The Plaza Mayor in Madrid. Tables and chairs everywhere!

In the cities of southern Spain it seemed like some restaurant or other kind of eating and drinking establishment was using every square inch of paved space available for tables and chairs. They were even in narrow alleys and traffic triangles. They weren’t even directly in front of the bars and restaurants – some were across the street or around the corner. The logistics of serving tables that weren’t directly adjacent to the storefront didn’t seem to be a problem. Most places had three sets of prices, the lowest one for the bar, a second for tables, and third and highest for the “terrace;” tables outside.

The impact that this has on public spaces is enormous. It makes the urban centers incredibly lively: and not just centers – out of the way corners are animated by outdoor dining. It does make a difference that for most of the year southern Spain has daylight late into the evening – but these outdoor spaces are at their busiest from 10 P.M. to midnight, the Spanish dinner hour. While there is outdoor dining in North America, its informality and ubiquity amplifies its impact on Córdoba, Seville and Granada – even in Madrid (or maybe especially in Madrid). And, in observing outdoor tables when we returned to New York – most of which are behind barriers and lined up in rows – it struck me that the informality of the tables in Spain was essential. They are scattered about on the pavement – in just the way movable chairs are scattered – with a similar effect. People move the tables and chairs around – they control their own experience – which is so important to drawing people into public spaces.

I don’t know what the legal arrangement is that gives eating and drinking establishments the right to engage in commercial activity in these often tiny public spaces and narrow sidewalks – but it seems to me schemes to encourage these businesses to take advantage of underused pavement ought to be encouraged here. Extra tables are marginal revenue for restaurants – with less marginal cost than renting additional interior space. From the looks of things in the places we visited, the profit motive induces business people to be creative and aggressive about finding places where they can put tables and chair.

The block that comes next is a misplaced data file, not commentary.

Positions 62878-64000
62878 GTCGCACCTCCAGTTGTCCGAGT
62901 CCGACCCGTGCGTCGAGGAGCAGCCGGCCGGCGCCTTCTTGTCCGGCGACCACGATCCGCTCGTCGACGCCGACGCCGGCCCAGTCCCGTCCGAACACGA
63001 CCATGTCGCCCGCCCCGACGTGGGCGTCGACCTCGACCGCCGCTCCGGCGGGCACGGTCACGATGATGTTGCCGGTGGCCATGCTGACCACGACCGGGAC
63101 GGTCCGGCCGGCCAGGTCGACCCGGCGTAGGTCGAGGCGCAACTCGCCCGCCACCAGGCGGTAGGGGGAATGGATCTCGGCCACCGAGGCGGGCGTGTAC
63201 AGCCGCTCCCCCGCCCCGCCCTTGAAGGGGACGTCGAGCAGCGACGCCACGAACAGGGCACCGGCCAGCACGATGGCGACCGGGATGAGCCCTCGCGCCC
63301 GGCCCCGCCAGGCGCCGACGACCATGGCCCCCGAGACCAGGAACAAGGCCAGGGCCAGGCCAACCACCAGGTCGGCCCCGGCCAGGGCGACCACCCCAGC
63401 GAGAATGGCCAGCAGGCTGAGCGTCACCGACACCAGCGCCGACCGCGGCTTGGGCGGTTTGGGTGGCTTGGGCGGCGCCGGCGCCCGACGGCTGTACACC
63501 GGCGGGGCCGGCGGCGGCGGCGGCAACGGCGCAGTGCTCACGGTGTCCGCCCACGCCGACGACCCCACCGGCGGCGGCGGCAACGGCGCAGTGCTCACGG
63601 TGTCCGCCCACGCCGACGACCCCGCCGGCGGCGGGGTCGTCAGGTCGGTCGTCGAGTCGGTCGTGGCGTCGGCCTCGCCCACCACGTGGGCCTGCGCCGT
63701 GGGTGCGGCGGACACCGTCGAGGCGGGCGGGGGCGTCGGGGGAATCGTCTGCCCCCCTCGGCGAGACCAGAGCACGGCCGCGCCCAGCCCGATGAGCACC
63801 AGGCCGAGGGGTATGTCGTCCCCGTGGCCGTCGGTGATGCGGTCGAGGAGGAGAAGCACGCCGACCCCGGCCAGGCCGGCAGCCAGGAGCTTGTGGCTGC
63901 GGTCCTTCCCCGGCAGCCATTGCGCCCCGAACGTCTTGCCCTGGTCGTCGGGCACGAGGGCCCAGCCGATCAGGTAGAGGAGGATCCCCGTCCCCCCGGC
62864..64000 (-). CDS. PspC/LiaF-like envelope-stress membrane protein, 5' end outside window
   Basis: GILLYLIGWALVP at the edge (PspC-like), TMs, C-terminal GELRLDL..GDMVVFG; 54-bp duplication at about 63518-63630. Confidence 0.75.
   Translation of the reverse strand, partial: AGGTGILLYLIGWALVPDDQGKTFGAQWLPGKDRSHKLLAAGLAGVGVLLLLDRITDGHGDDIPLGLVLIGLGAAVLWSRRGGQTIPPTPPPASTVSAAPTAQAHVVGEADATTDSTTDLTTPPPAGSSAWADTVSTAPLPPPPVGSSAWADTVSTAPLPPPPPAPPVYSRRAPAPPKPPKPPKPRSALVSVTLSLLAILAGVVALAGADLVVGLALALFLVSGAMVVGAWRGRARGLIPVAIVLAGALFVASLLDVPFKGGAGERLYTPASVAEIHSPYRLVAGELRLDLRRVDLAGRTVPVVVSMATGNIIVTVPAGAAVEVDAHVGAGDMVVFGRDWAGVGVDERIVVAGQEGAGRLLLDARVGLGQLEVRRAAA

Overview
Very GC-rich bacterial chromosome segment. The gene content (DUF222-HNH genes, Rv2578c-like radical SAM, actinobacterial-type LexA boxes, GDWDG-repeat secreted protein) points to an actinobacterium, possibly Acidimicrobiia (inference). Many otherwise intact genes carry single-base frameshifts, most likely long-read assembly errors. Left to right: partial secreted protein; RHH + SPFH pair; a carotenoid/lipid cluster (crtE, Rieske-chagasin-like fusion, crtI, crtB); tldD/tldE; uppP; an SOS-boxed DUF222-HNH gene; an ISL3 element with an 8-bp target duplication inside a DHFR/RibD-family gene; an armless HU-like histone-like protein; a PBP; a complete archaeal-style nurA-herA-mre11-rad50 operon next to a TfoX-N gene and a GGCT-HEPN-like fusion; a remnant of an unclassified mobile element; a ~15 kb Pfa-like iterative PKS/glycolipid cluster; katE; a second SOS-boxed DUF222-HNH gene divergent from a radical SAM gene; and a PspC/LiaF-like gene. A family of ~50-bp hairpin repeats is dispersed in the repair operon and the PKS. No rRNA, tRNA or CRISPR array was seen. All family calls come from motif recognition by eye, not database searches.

There are certainly some places in the southern United States where the outdoor dining season and the hours of daylight are similar to those in Seville. But the appeal of outdoor dining is so great, that even in places like Chicago, New York and Boston, I suspect that a six or seven month season is enough to get restaurants and bars to expand on the sidewalk.

Now maybe to make these informal tables successful serving sangria is essential. I would regard that as a small price to pay for the tremendous positive impact outdoor dining produces.


A narrow sidewalk with tables across the street from the bar. Great!


A plaza in Cordoba with about a dozen restaurants with outdoor seating.


La Campana. Great storefront. Outdoor tables around the corner!



Around the corner from La Campana


Tables crammed into a tiny plaza in Toledo. Two restaurants were serving here.

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These kiosks are all over Madrid on street corners selling ice cream and drinks. Nice!


Outside a restaurant in Seville — on a narrow alley.


Tables on a plaza across from a restaurant.

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Churros and crazy chocolate on a plaza in Cordoba.


Semi-permanent outdoor dining structure in a plaza in Cordoba. Terrific!

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A trellised terrace at the Alhambra in Granada.

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Tables in Granada in the Albaicin — small plazas on the side of hill.


Upscale sidewalk cafe in Madrid, with the Opera Real at the left.


In Toledo they SHADE THE STREETS! What a great idea!


Standing for tapas at the St. Miguel Market in Seville. A tapas market — a great idea.


An ice cream parlor in Granada that had outdoor seating at 11:30 PM!!!!!


The Feria in Cordoba — food and drink in public space on steroids.


The feria in Cordoba.

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A restaurant terrace in Cordoba.


Sangria in Seville at tables on a narrow sidewalk.






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